Under Any Circumstance Rule
In Cohen v. Division of Medicaid Assistance, which is the landmark case that reviewed and confirmed the under any circumstances rule, the Massachusetts Supreme Judicial Court held that if there is a “peppercorn” of discretion that enables benefits to be paid to or for the applicant, then all of the trust assets subject to that discretion, however remote it may be, will be deemed available as a resource to the applicant.
In its opinion, the court referred to the regulation and accompanying example contained in the State Medical Manual. That example poses a trust that would only allow trust benefits to be paid to or for the applicant if the applicant needed a heart transplant, but in that instance the trustee could then distribute all the trust assets for that purpose. Since there was a circumstance, even though remote, where all the trust assets could be distributed to the applicant, then this provision would make the trust assets fully countable under the any circumstances rule.
So, practitioners should avoid clever drafting schemes that they think might circumvent the under any circumstances rule, but of course even that rule has limitations. For example, the rule should not be applicable to the situation where a trustee (or protector) exercises a special power of appointment and appoints trust assets to a party other than the settlor (say to a child of the settlor/applicant). In such a case, the government should be prohibited from applying the rule, arguing that the child could later gift the appointed assets to the parent. Except perhaps in a case where the family demonstrated a clear pattern of such behavior, the argument is plainly unsupportable on the basis that the rule specifically applies to payments “from all or a portion of the trust,” and the Cohen decision makes it abundantly clear that the potential discretionary payments must be available under the terms of the trust.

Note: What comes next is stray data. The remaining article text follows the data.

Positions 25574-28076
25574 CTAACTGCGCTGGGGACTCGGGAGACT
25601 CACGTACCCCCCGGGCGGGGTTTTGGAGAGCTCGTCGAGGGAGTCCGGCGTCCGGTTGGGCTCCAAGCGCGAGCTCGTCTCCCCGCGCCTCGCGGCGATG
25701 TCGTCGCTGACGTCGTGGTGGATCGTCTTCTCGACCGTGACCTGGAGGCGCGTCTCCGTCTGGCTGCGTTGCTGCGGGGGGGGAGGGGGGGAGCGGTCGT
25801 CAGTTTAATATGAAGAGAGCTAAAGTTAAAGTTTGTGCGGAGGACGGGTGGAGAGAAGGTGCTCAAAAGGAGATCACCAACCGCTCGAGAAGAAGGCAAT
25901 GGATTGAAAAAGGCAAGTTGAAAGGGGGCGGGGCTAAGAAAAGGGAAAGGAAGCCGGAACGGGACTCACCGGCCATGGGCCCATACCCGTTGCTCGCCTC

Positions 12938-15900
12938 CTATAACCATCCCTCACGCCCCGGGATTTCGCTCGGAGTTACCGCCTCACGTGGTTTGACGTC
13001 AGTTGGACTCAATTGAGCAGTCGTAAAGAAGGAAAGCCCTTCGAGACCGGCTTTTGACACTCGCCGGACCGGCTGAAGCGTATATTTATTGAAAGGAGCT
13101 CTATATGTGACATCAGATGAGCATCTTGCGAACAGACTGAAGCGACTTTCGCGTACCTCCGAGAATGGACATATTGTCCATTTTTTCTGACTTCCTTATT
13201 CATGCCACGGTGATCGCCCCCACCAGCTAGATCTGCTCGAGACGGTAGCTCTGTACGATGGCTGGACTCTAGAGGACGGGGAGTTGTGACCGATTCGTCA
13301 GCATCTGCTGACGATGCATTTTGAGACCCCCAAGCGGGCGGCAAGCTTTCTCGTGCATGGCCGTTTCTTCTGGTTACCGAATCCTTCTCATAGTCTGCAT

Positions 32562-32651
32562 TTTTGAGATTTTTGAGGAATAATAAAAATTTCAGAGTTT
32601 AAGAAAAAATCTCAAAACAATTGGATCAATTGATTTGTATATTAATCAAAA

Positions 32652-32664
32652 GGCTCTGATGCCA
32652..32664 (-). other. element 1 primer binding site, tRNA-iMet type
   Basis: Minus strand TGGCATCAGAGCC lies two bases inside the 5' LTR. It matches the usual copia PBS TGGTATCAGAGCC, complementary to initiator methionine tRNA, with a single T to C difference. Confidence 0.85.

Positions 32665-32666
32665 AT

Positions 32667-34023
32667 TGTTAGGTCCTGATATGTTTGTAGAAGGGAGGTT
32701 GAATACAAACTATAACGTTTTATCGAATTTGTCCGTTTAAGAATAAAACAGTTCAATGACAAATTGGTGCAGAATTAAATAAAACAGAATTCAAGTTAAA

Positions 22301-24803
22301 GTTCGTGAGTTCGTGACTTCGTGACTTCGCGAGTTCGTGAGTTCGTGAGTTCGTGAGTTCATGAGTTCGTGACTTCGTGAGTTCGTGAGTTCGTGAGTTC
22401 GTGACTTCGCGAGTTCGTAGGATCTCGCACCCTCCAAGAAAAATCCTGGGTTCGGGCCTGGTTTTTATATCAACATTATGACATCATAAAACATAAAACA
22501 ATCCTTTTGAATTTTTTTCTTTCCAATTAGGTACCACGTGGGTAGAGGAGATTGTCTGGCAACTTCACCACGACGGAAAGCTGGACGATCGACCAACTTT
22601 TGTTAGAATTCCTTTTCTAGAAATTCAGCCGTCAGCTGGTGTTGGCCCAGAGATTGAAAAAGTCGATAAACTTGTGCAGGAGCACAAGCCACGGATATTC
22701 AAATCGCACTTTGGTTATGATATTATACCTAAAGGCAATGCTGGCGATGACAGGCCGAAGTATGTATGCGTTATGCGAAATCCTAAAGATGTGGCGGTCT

Section 411 of the UTC
Despite that reasoning, however, there is one other important issue relating to the under any circumstances rule, but on which almost nothing has been written about and even then, it appears that no one has taken notice. If the Medicaid agencies do take notice, however, it will immediately take priority as a drafting issue in Medicaid qualifying trusts. The issue is the application of Section 411 of the Uniform Trust Code (applicable, of course, only to those states that have adopted the UTC as promulgated by the Uniform law Commission). Section 411 provides that a trust may be terminated, and the trust assets distributed to the beneficiaries as they may agree. This could occur regardless of the terms of the trust; and such a move could clearly render all the trust assets countable to the applicant/beneficiary for Medicaid eligibility purposes. For those who jump to exclaim, “Wait a minute! The Section 411 termination must meet certain requirements before the trust can be terminated.” To which I respond, “Are you forgetting the courts’ interpretation of the under any circumstances rule? No matter how remote, if the possibility exists that the trust could be terminated and the proceeds made available to the applicant/beneficiary, the trust assets will be countable.”
There may be one “hole,” however, in the state’s argument under the foregoing rule. The rule seems to clearly suggest (though it does not clearly state) that the accessibility of trust assets must be pursuant to the terms of the trust, and the Section 411 accessibility is due to Section 411 and not because of the terms of the trust.
But wait! Couldn’t the state argue instead that it is a right given to the settlor under local law and therefore, a countable asset, not unlike a settlor’s right to recovery under a lawsuit, which we all know is something the states aggressively pursue. Although there is no evidence that states have yet discovered this “loophole” to the trust in jurisdictions that have adopted the UTC, when they do, it won’t be kept a secret.